Road games against teams like Oklahoma City and San Antonio can be intimidating for young teams in transition. But that’s not the way these Celtics are looking at Wednesday and Friday. It’s a chance to show how much fun they’re having chasing an improbable playoff spot.
“It’s a lot of fun,” Zeller said. “The whole year we’ve been changing, I think Danny’s done a great job putting together the team that we’ve got. We’ve been playing with different players every night and finally have a team where we’ve settled in, playing with the same players every night and it’s fun to go to battle that way. We do a great job of playing hard and playing together.”
With Monday’s 108-89 dispatch of the lowly 76ers, the Celtics had posted their first five-game win streak since the Doc Rivers era. They are 30-36, heading into a two-trip across the heartland, beginning with a game against the red-hot Oklahoma City Thunder on Wednesday and ending with a game against the defending champion Spurs in San Antonio Friday night.
They are tied with Miami and Indiana for seventh in the East but technically would not make the cut right now because of their 18-21 record against the East. Indiana would be seventh by virtue of its 22-18 mark while Miami is eighth with a conference record of 20-20.
With all the newfound excitement abound, Stevens was asked if he’s hearing the team talking about the playoff race
“I don’t know. I haven’t heard them talk about it once,” Stevens insisted. “I’m dead serious. I mean, we’ve talked about it, we’ve seen the standings, like you see it but I don’t hear it. I have not hear them say whoever Miami’s playing today, or who’s Charlotte playing today? They haven’t talked about it around me; maybe they are, I don’t know.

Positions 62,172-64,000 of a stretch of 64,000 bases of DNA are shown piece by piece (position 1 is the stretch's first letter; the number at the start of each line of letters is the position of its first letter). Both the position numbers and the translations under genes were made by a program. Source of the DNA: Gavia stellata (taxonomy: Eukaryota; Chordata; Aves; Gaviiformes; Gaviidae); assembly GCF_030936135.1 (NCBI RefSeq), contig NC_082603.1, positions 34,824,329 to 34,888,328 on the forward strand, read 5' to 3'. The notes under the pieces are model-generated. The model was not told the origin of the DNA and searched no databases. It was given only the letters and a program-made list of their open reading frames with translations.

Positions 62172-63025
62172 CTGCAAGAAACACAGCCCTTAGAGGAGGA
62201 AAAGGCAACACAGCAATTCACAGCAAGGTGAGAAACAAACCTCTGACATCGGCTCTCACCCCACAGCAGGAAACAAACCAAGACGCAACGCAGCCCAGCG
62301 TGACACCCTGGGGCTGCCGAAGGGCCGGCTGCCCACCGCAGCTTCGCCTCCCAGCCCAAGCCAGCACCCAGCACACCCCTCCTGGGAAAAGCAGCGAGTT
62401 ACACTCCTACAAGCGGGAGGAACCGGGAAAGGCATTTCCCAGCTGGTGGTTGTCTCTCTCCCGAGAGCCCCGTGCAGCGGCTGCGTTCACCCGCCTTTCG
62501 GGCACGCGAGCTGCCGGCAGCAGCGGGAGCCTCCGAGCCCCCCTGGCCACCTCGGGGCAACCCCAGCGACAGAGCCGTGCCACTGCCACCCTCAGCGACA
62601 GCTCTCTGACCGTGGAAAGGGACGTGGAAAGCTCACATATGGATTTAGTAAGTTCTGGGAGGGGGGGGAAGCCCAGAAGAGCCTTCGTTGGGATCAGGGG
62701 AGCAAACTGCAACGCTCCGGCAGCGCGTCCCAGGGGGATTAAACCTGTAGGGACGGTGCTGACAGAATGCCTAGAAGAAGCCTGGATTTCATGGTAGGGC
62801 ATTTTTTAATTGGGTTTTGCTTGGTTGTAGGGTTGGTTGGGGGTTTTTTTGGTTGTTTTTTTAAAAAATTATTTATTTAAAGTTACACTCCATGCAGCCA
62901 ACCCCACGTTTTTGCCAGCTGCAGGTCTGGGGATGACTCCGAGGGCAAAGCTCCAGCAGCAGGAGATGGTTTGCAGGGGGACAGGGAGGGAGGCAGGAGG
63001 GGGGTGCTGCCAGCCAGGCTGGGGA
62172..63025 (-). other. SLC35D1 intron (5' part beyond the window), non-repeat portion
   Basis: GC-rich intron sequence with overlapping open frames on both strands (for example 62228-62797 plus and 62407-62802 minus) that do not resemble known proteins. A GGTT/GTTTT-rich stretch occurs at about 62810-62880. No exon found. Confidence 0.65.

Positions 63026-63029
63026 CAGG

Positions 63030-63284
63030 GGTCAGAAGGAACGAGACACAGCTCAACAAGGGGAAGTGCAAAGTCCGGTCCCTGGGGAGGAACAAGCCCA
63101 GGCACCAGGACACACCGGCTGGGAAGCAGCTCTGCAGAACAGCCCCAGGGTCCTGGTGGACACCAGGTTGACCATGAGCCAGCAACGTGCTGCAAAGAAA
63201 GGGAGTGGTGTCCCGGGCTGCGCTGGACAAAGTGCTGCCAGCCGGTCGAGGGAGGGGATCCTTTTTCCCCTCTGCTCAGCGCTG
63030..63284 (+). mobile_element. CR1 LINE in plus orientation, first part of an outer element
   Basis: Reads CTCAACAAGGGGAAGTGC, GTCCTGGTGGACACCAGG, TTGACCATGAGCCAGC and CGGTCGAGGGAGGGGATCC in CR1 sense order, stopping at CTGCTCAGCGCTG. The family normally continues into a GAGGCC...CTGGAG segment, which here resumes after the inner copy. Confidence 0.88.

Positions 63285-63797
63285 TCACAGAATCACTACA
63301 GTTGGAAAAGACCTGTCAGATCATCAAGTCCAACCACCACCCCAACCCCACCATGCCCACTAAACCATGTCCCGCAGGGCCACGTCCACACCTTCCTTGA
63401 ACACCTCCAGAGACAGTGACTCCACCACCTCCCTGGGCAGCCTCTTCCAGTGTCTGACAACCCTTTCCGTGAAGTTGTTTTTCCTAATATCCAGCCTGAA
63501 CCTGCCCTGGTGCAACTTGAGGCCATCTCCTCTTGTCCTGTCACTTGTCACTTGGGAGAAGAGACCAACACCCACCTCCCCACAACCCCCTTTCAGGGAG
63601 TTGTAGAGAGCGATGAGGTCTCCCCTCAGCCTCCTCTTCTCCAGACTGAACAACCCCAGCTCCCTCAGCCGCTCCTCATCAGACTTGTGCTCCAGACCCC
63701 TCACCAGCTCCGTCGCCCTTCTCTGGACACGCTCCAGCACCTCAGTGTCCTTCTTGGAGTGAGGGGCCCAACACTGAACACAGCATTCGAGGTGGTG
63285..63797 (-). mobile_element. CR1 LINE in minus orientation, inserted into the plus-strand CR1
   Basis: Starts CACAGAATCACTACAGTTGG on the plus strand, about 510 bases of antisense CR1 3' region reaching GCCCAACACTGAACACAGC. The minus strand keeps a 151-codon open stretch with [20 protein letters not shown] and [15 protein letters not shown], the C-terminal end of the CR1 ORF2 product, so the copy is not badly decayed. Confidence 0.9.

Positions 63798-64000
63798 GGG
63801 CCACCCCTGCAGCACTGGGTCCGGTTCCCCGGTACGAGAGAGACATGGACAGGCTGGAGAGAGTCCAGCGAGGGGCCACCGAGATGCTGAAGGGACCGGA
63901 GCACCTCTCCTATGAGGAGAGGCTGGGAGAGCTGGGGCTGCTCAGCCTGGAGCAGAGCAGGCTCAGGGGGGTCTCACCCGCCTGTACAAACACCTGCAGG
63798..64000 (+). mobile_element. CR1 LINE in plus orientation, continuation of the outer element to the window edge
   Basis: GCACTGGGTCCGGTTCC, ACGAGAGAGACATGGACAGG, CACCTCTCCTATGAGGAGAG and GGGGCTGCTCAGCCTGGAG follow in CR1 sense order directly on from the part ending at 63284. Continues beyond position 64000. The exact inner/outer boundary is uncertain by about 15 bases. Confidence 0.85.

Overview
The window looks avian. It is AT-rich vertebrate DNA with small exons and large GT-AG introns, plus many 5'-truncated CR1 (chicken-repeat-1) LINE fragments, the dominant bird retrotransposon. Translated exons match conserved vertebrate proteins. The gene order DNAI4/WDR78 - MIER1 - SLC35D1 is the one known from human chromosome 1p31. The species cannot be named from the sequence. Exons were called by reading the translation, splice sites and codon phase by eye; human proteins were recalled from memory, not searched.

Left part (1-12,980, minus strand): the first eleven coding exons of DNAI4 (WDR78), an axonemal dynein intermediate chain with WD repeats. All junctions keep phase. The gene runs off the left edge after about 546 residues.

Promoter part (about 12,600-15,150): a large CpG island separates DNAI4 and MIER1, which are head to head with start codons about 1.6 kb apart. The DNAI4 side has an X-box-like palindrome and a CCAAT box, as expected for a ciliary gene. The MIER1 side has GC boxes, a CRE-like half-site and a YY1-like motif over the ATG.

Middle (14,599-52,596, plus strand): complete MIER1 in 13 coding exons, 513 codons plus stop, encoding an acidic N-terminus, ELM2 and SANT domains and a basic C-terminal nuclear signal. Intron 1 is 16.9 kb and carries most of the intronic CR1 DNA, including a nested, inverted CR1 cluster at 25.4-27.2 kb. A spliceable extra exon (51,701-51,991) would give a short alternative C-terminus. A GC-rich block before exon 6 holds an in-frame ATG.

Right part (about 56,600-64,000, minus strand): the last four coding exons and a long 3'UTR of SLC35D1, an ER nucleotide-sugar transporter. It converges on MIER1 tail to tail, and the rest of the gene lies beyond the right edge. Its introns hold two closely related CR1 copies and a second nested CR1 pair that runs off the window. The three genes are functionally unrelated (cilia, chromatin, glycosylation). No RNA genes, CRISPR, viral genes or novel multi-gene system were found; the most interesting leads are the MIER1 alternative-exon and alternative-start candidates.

“But I just want to play good basketball and I think our guys just want to play good basketball, and I think as a result you have a lot more fun when you spray the ball around the way we’re spraying it around and when you’re competing together and pulling for one another and five guys playing together on a string defensively. And we’re still not as good as we need to be, even with ‘ I think our team that’s out there right now without Isaiah can play better. And you know, we’re going to need to play better in the next two games to have a chance to win.”
|Irish Coffee: Bill Walton’s St. Patrick’s Day revisited||at 9:09 am ET|
The NBA’s Sixth Man of the Year as a member of the 1985-86 Celtics that finished 67-15 during the regular season — and 41-1 at home in the Boston Garden — on their way to winning 15-of-18 playoff games and the franchise’s 16th NBA title, Bill Walton can wish you a St. Patrick’s Day far better than I can.
So, without further ado, I give you Walton uncensored, about five or six Guinesses deep most likely (from his 2011 appearance on the Big Show four years ago):
“Go Green. Go Guinness. I’m popping one right now. Ten million pints poured every day around this great globe of ours — the globe, the most perfect orb, just like the basketball. The basketball by itself does nothing, but when you make it an extension of your mind the way that [Rajon] Rondo does, the way that Danny Ainge did and DJ [Dennis Johnson] and Larry [Bird] and Kevin [McHale] and Chief [Robert Parish] and Jerry [Sichting] and Rick [Carlisle] and Scotty [Wedman] and all the guys did — but when you’re able to make an extension of your mind, of what it is you’re doing in life, whether it’s drinking a Guinness responsibly, whether you’re bouncing that magic basketball for the Celtic Green, you can make a difference, and that’s what we’re calling everybody to do on St. Patrick’s Day, the start of the college tournament, the most perfect harmonic convergence ever. Be bold, stand tall, quit your job and chase your dreams. …
“I only drink Guinness, the holy water falling from the sky, delivering spiritual guidance. We’re blessed. We’re so blessed. We’re on record pace, and we’re having the time of our life. …
“When this morning started, and it started more than 24 hours ago, the call to action was to take the day off. Who wants to lead a watered down life? C’mon. Let’s get up and be bold. Forget just taking the day off, just quit your job. Make your dream your job, and that’s what I was able to do. My parents ask me to this very day, ‘So, Billy, did you ever get a job?’ I’m closer than ever to being able to say yes. It’s so special. The remarkable thing about Guinness in our world is that in the mother country, Ireland, St. Patrick’s Day is a national holiday. In Canada, St. Patrick’s Day is a national holiday. Somewhere, we got lost along the path, along the golden road to unlimited devotion. …